The Marine Aliens consortium is coordinating research and public engagement activities with the primary objective of protecting native biodiversity from the impacts of marine invasive non-native species that enter the UK marine environment via hull fouling and unintentional aquaculture activity. It has produced a second edition of the waterproof identification guide to marine invasive species, aimed at marina and port operators, recreational boat owners and all those who have an interest in maintaining healthy and productive inshore waters. It is available from MarLIN, The Marine Biological Association, Citadel Hill, Plymouth, PL1 2PB. Information is key to tackling biological invasions. Boat owners, fishers and members of the public can all help to minimize the negative impacts of invasive non-native species by being informed and reporting any sightings of alien species.
In September 2004, a rapid assessment survey for non-native species was conducted at 12 harbours along the south coast of England from East Sussex to Cornwall, focusing on communities of algae and invertebrates colonizing floating pontoons in marinas. Over 80 taxa each of algae and invertebrates were recorded, including 20 recognized non-native species.
The southern hemisphere solitary ascidian Corella eumyota was recorded in the UK for the first time and was present at three sites. The colonial ascidian Botrylloides violaceus was also recorded as new to the UK, but was very widespread and has probably been present for a number of years but misidentified as the native congener B. leachi, which was infrequent. Other ascidians included Styela clava, introduced at Plymouth in the early 1950s, which was recorded at all locations visited, and Perophora japonica, which was found only at the Plymouth locality where it first occurred in the UK in 1999.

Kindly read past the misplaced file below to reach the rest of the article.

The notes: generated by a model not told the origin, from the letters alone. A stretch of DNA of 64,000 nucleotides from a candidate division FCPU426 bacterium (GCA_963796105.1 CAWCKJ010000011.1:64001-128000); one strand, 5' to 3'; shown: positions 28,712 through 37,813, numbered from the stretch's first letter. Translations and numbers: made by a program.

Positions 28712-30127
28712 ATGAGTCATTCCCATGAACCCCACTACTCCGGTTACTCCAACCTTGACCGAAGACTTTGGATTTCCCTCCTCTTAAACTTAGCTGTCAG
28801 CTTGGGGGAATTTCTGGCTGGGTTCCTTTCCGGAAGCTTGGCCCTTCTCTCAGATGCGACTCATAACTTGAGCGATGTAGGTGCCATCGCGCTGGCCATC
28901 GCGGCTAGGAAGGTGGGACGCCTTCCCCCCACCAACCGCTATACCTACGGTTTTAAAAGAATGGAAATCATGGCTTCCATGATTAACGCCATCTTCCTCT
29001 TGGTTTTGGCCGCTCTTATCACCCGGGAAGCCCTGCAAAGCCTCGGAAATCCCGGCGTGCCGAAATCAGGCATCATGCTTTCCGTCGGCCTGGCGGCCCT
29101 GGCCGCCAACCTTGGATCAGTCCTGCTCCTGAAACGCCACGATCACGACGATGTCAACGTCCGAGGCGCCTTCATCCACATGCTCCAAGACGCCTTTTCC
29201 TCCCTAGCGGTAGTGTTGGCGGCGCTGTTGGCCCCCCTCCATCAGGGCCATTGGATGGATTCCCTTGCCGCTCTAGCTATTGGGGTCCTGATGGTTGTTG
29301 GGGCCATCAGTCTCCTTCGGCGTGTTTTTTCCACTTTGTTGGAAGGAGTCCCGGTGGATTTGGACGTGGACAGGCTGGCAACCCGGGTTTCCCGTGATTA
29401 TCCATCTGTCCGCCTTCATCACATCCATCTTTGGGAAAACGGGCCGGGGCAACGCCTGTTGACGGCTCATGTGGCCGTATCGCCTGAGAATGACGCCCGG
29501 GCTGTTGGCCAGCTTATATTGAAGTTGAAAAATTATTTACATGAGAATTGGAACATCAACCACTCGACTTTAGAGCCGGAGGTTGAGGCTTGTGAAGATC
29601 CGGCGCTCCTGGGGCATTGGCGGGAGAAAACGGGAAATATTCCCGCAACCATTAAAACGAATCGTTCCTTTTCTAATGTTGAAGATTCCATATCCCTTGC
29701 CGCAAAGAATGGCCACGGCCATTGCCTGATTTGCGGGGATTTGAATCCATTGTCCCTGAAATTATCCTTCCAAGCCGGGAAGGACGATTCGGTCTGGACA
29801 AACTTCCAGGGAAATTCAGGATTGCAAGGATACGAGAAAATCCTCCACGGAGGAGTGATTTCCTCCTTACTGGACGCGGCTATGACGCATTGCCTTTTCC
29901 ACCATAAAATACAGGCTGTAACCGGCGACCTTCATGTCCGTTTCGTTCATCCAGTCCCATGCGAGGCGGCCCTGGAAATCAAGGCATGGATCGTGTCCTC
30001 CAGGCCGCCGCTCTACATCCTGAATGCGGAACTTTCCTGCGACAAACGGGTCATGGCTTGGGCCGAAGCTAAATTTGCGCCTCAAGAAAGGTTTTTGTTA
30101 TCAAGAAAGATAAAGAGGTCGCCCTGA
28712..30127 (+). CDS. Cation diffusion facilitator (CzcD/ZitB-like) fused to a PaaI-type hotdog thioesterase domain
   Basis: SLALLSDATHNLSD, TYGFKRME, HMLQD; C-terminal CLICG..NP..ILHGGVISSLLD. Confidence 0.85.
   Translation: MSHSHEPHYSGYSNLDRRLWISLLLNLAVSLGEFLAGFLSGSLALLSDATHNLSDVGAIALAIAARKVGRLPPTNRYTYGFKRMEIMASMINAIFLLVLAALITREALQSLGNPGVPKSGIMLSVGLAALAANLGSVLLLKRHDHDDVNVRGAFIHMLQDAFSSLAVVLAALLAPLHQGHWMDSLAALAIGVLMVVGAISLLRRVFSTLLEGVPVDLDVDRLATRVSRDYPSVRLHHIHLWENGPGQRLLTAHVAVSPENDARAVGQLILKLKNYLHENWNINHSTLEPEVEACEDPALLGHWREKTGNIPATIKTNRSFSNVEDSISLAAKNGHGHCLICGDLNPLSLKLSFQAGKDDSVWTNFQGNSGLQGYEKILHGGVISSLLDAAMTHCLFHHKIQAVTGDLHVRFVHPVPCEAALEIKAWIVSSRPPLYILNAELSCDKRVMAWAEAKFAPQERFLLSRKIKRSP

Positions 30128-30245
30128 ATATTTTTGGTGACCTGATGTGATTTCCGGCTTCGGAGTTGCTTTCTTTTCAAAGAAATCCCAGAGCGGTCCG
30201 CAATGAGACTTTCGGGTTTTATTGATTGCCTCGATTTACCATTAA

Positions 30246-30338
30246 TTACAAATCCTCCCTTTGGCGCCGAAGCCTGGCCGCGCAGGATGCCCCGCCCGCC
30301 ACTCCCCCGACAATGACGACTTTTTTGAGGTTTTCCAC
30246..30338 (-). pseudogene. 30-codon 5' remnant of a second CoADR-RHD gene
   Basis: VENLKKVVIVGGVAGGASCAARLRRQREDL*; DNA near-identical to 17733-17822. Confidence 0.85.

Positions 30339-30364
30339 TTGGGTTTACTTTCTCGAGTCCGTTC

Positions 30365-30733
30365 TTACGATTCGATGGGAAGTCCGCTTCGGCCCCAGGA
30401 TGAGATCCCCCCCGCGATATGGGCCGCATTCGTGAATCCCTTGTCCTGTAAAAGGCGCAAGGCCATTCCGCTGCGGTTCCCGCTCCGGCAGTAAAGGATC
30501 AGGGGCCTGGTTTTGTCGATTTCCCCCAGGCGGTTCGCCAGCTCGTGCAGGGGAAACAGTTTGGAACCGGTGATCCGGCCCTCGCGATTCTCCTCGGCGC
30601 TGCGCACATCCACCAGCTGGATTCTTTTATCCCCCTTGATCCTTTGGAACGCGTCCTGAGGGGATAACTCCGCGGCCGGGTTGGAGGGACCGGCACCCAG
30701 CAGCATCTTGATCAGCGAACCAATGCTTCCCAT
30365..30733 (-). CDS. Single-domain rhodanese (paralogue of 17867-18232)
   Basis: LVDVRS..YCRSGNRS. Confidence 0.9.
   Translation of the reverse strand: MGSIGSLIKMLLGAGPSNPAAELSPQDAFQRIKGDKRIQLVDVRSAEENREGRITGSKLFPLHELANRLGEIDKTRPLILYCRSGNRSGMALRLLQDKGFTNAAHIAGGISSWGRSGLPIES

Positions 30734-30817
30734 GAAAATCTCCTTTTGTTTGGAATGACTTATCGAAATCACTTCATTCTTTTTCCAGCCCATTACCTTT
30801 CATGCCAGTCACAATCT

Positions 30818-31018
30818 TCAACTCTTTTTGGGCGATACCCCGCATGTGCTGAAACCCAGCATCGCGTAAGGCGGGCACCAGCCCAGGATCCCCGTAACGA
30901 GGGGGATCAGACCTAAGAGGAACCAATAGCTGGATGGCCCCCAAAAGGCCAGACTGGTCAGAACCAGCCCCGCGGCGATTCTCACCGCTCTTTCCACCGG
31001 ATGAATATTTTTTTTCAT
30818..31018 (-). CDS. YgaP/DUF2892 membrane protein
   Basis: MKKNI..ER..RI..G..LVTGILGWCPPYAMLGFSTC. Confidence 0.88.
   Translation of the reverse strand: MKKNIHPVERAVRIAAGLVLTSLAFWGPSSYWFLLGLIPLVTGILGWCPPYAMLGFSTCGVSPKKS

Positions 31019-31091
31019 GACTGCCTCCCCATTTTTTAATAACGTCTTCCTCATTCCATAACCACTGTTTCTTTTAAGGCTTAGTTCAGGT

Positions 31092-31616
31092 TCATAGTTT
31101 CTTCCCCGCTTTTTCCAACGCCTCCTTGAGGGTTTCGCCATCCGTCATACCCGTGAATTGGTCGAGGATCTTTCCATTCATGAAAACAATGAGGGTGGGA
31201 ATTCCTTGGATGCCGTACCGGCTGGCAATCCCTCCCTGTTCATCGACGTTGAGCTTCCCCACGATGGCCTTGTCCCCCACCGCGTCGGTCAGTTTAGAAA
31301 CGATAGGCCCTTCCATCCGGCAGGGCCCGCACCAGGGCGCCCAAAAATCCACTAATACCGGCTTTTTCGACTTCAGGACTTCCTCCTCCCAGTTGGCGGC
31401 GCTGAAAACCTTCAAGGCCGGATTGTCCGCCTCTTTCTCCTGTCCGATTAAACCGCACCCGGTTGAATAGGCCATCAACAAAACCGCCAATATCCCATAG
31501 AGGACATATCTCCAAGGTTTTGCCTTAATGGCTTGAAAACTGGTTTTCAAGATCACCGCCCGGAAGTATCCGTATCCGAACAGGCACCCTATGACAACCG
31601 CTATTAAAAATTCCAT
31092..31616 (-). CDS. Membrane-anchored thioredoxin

The diverse algal flora included nine alien species previously recorded in the British Isles. Range extensions and population increases were noted for the kelp Undaria pinnatifida and the bryozoan Tricellaria inopinata, both first recorded in UK waters during the 1990s. The widespread occurrence of another non-native bryozoan, Bugula neritina, appears significant, since in earlier times this was known in UK waters predominantly from artificially heated docks. The results of this survey indicate that dock pontoon systems in southern England are significant reservoirs of non-native species dispersed by vessels and other means. The proliferation of these structures is therefore of conservation importance. The new UK records highlight the need for periodic monitoring of ports for non-native species. (Arenas, F. et al. Alien species and other notable records from a rapid assessment survey of marinas on the south coast of England. Journal of the Marine Biological Association of the UK (2006), 86: 1329-1337 Cambridge University Press).